M&A drives Intel’s future 

Contact:  Scott Denne 

Intel missed the last big shift in computing. Now it’s spending aggressively to make sure that it doesn’t miss the next one. The storied chip company is using $15.3bn of its $20bn in cash to acquire Mobileye, a maker of semiconductors for assisted and autonomous driving applications. The price puts an unheard of valuation on its latest target – a valuation that suggests that Intel is still smarting from missing out on the mobile phone market. Mobileye is the latest in a line of acquisitions that show that Intel is no longer willing to bet on R&D alone to carve out its place in emerging markets like artificial intelligence (AI) and the Internet of Things (IoT).
The multiple that Intel is paying for Mobileye smashes the previous record for an acquisition of a similarly sized tech company. The purchase values the target at 41x trailing sales ($14.7bn in enterprise value on $358m in 2016 sales). According to 451 Research’s M&A Knowledgebase, that’s the highest multiple ever paid for a tech business with more than $100m in annual sales. Prior to this deal, Sirius Satellite Radio held the record from the 21.5x it paid for XM Satellite Radio 10 years ago.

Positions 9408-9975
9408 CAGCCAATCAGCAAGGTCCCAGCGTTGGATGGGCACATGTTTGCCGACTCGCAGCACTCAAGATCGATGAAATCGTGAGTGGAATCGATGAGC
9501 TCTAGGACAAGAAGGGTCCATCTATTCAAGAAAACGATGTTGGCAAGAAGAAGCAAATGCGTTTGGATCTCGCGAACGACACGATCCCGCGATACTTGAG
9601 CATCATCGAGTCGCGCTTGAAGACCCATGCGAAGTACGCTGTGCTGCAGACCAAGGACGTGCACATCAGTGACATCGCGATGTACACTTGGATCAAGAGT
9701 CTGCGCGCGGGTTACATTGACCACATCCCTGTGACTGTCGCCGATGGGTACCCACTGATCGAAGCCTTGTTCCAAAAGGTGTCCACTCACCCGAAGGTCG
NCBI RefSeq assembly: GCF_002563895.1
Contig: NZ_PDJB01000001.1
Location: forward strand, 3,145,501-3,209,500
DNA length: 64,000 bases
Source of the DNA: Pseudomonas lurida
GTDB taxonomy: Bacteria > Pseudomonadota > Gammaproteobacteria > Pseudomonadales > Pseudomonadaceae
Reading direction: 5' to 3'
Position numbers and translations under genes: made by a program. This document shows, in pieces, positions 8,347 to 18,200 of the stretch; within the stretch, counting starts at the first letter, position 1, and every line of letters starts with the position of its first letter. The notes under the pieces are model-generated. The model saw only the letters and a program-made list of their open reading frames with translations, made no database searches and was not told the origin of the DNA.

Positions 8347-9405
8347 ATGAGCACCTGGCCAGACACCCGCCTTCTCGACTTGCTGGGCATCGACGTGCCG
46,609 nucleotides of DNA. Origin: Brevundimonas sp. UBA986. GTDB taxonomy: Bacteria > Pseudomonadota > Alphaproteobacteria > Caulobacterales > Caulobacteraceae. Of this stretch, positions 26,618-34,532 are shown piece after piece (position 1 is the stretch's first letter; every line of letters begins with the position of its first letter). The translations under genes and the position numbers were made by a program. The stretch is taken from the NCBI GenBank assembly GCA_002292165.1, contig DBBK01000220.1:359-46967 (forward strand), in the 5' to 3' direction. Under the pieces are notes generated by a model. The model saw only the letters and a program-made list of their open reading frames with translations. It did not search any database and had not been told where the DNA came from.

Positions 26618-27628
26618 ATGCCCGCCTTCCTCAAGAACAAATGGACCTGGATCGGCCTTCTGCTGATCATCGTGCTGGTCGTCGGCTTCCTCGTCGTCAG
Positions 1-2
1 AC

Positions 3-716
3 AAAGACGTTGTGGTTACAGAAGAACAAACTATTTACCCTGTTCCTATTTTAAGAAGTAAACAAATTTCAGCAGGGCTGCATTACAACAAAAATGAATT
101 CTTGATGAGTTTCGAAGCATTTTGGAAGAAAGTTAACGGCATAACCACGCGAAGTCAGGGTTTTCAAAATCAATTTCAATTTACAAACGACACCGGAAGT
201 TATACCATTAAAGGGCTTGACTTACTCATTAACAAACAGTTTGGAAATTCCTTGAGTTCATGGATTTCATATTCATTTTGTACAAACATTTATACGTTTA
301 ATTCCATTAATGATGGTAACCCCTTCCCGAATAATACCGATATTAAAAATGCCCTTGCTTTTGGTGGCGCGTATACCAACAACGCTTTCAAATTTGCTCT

Despite the valuation, Mobileye isn’t Intel’s largest acquisition. That was Altera, which it picked up in 2015 for $16.7bn to help it secure its spot in cloud datacenters and push into industrial IoT. Intel isn’t relying on a few big strategic transactions to enter emerging tech markets. In the 21 months that separate its Altera and Mobileye acquisitions, Intel purchased 11 other companies, mostly startups, including a maker of aerial drones, a pair of computer-vision vendors, and Nervana, a pre-revenue developer of AI chips (click here to see 451 Research’s estimate for that deal).

Compare that activity with 2005-2009, when Intel was plodding its way into mobile phones and never inked more than three acquisitions per year. That doesn’t mean that its attempt at the mobile phone market wasn’t costly. Between 2012 and 2014 (the last time it broke out its mobile business), Intel’s mobile unit put up a combined operating loss of $9bn and made a negligible boost to the overall topline. Intel abandoned that market as part of a restructuring midway through 2016.

Raymond James & Associates advised Mobileye on its sale, while Citigroup Global Markets and Rothschild Group banked the buyer.

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